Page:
YMCA, city repurpose east side church for youth center

Above, the inside of the former Grace Evangelical Church, now repurposed as an indoor skateboard park; inset, the building exterior.

CORRECTION: A previous version of this story conveyed the impression that Grace Evangelical Church is no longer operating — the church is still holding regular worship services every Sunday. We regret the error.

OSWEGO — The city of Oswego has partnered with the Oswego YMCA to open a new youth center and skatepark at the Grace Evangelical Church, located at 201 E. 6 St.

Opened on Sunday, Oct. 24. and formerly located at the Anthony J. Butch Ponzi Recreation center at Fort Ontario, the YMCA Youth Center complex allows for youth programming opportunities and provides community youth a free, safe and healthy indoor space to promote socialization, independence and responsibility.

The YMCA Youth Center will hopefully grow into a thriving resource for children aged 8 through 18 to learn new skills, skate and have opportunities to grow, according to Oswego YMCA Executive Director Kerrie Ann Webb.

“The Youth Center and Skate Park are great examples of how collaboration and partnerships between our city, and nonprofits can bring about impactful change,” she said.

Oswego Mayor Billy Barlow said he was determined to locate a free, public youth resource center on the east side of the city, and the grand opening Sunday was the culmination of a plan a long time in the making.

 “Our new Oswego Youth Center and skatepark provides a free and accessible space for Oswego youth to have access to key resources, presents fun activities and programming opportunities, and offers a safe, secure and supervised place for kids to go to skateboard, study, relax and socialize,” Barlow said, predicting the center would “play a positive role in many children’s lives in our community for many years to come.”

The new skate park is designed to be easily accessible to anyone who is new or experienced with skateboarding, taking elements from street skating or types of structures you would find in the community while skateboarding, according to Webb.

The park was relocated to increase “exposure and opportunity for our youth”, according to Webb.

“The idea of having it all under the same roof is that there are interactions,” Webb said, adding that “kids at the skate park were only at the skatepark, and kids at the rec-center were only at the rec-center.”

The project for the relocation started in summer of 2019 while the city was working on its 2020 budget and designated $110,000 for the project.

Among the local organizations or community members that provided service for the project were the North Atlantic States Regional Council of Carpenters #277, Universal Metal Works, Chad Roy Construction, Officers from the Oswego Police Department, the Oswego Fire Department and Exelon Generation.

Grace Evangelical Church Counsel President John Zanewych is excited that the YMCA and city is leasing the Kessler Memorial Building located behind the Grace Evangelical Church.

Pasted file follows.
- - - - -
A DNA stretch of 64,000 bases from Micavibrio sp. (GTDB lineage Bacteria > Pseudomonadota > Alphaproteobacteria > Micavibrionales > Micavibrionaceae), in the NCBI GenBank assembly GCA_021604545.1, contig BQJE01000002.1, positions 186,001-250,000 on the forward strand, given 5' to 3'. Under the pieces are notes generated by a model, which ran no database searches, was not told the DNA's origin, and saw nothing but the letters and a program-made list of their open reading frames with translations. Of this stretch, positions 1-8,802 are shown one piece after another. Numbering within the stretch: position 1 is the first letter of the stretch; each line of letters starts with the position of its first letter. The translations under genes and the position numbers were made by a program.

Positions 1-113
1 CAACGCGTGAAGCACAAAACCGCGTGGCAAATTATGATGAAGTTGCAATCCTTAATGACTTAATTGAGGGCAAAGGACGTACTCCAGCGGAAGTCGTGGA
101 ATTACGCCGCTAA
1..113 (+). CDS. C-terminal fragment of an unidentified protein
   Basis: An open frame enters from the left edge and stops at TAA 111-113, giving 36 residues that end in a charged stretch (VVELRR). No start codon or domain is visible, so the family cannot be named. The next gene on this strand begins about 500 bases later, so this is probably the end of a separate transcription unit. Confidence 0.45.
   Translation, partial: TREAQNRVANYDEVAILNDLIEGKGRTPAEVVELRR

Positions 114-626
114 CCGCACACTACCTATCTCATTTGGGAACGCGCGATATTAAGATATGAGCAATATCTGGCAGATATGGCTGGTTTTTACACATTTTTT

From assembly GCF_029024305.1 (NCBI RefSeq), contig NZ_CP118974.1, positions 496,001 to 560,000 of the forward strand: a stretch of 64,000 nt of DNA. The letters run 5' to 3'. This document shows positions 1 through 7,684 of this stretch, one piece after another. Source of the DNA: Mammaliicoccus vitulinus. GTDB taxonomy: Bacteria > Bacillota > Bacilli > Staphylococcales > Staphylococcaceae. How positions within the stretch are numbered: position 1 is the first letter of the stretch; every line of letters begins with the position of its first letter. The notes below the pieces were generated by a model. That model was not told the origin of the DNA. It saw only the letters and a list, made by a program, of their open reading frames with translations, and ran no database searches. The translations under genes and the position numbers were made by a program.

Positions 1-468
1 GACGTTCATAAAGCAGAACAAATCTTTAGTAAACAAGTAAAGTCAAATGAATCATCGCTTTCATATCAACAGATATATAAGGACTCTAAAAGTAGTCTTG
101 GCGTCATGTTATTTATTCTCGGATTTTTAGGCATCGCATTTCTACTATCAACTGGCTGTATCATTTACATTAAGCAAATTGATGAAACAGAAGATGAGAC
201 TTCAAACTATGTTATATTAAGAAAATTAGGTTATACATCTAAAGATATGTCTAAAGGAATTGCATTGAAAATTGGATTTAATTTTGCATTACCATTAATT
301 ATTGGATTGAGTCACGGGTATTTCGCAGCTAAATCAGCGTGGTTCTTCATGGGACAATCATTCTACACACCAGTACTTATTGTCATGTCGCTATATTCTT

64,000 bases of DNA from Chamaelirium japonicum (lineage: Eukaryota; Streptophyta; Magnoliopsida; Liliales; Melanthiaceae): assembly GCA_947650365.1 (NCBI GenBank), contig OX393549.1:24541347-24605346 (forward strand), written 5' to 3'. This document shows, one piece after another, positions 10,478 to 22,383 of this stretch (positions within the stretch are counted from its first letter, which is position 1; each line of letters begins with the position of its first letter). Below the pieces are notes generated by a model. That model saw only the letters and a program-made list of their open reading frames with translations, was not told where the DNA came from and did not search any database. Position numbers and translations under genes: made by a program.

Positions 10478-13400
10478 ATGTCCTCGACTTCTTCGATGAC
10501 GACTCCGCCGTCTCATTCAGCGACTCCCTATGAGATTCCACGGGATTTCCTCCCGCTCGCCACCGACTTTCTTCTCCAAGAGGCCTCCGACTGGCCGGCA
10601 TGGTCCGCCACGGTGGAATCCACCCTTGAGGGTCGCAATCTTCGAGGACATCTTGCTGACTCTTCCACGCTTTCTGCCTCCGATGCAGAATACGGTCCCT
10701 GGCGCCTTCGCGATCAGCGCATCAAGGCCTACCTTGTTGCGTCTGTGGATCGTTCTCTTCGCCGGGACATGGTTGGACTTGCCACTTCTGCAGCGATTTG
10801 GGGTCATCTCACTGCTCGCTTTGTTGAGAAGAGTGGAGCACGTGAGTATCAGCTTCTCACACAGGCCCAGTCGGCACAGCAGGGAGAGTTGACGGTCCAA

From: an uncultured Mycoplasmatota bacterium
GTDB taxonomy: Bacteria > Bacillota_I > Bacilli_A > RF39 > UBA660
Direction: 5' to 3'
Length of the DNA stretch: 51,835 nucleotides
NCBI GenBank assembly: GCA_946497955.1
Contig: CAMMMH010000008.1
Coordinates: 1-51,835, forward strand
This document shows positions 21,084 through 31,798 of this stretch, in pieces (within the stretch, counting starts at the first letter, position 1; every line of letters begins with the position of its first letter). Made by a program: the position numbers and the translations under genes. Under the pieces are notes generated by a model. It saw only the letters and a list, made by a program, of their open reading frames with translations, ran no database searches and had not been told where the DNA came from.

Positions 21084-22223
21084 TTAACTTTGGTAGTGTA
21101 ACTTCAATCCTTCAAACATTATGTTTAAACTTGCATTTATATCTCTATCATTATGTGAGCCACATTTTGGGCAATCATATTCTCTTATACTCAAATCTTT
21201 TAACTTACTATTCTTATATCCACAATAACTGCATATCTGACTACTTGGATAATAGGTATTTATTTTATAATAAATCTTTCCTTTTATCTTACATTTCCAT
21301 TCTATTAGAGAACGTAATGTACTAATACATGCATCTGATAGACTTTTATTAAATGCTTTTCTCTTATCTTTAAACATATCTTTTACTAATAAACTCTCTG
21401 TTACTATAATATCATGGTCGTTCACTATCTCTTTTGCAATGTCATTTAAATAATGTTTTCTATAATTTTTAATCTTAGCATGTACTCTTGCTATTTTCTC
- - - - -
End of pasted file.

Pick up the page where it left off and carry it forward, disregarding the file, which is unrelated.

Zanewych said the church was excited to be able to add the rec-center to the back of their building.

"Its a great thing for us, and a great thing for them. Its mutually rewarding," Zanewych said, adding,"its really fabulous and awesome."

Two years ago YMCA officials reached out to the church to lease the back third of the building for the opportunity to relocate the youth center and skate park. Over the last 18 months the church has worked together with project officials to completion of the project.

The Grace Evanelical Church opened on June 21 and is operating weekly worship at 9:30 a.m every Sunday.

After being halted in March due to the pandemic, the project was able to continue construction after pausing for the months of March, April and May.

“There was nothing that could be done at that time, once things started opening up, construction could open up, and programming could open up, then we were able to get back to work with what we wanted to do,” Webb said

The YMCA has put in place many COVID precautions, officials said. There will be a mask requirement, sanitation station, camera systems and a sign-in sheet at the door to help tracking.

“We're following the same COVID-19 guidelines the YMCA is using in their main building and similar to what is being done everywhere else, including schools,” Barlow said.

YMCA coordinators at the youth center will have many small classes of 10 people or less. The building is set up to allow activities to operate in separate rooms away from each other allowing for social distancing, according to Webb and Barlow.

The new rec center will bring together kids to allow for fun and exciting opportunities to grow and learn, according to its builders.

“I think it is an absolutely wonderful opportunity and program we are able to provide for our youth in the area, especially that it's free and that it's a drop in,” Webb said, adding “it was a very positive thing to happen to our community, and a great opportunity.”

For more information about the youth center you can contact the YMCA front desk at (315) 342-6082.

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